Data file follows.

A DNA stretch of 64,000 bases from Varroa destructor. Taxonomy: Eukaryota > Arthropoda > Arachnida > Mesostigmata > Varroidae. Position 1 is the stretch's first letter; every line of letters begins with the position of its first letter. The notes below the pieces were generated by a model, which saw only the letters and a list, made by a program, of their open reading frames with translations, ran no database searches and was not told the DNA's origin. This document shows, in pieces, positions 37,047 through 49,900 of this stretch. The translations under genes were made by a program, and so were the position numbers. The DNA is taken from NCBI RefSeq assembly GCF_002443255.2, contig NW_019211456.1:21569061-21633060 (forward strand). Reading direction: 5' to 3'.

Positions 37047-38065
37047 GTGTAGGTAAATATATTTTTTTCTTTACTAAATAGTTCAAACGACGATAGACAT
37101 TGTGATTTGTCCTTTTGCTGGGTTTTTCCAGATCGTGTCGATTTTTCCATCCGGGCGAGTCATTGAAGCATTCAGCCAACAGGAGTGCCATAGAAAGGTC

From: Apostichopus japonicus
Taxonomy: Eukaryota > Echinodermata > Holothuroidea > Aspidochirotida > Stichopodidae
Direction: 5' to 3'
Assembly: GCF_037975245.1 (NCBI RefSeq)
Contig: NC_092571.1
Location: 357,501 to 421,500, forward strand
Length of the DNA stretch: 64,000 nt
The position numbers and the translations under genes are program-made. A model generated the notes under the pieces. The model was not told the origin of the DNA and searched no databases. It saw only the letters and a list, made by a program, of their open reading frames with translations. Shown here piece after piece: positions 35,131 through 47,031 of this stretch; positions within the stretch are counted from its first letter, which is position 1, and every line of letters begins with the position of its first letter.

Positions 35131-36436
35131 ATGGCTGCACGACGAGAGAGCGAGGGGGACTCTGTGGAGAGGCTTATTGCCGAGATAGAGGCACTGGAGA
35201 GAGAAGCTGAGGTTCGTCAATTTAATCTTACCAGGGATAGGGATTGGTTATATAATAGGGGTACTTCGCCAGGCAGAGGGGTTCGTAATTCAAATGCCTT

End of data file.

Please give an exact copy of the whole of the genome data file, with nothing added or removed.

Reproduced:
A DNA stretch of 64,000 bases from Varroa destructor. Taxonomy: Eukaryota > Arthropoda > Arachnida > Mesostigmata > Varroidae. Position 1 is the stretch's first letter; every line of letters begins with the position of its first letter. The notes below the pieces were generated by a model, which saw only the letters and a list, made by a program, of their open reading frames with translations, ran no database searches and was not told the DNA's origin. This document shows, in pieces, positions 37,047 through 49,900 of this stretch. The translations under genes were made by a program, and so were the position numbers. The DNA is taken from NCBI RefSeq assembly GCF_002443255.2, contig NW_019211456.1:21569061-21633060 (forward strand). Reading direction: 5' to 3'.

Positions 37047-38065
37047 GTGTAGGTAAATATATTTTTTTCTTTACTAAATAGTTCAAACGACGATAGACAT
37101 TGTGATTTGTCCTTTTGCTGGGTTTTTCCAGATCGTGTCGATTTTTCCATCCGGGCGAGTCATTGAAGCATTCAGCCAACAGGAGTGCCATAGAAAGGTC

From: Apostichopus japonicus
Taxonomy: Eukaryota > Echinodermata > Holothuroidea > Aspidochirotida > Stichopodidae
Direction: 5' to 3'
Assembly: GCF_037975245.1 (NCBI RefSeq)
Contig: NC_092571.1
Location: 357,501 to 421,500, forward strand
Length of the DNA stretch: 64,000 nt
The position numbers and the translations under genes are program-made. A model generated the notes under the pieces. The model was not told the origin of the DNA and searched no databases. It saw only the letters and a list, made by a program, of their open reading frames with translations. Shown here piece after piece: positions 35,131 through 47,031 of this stretch; positions within the stretch are counted from its first letter, which is position 1, and every line of letters begins with the position of its first letter.

Positions 35131-36436
35131 ATGGCTGCACGACGAGAGAGCGAGGGGGACTCTGTGGAGAGGCTTATTGCCGAGATAGAGGCACTGGAGA
35201 GAGAAGCTGAGGTTCGTCAATTTAATCTTACCAGGGATAGGGATTGGTTATATAATAGGGGTACTTCGCCAGGCAGAGGGGTTCGTAATTCAAATGCCTT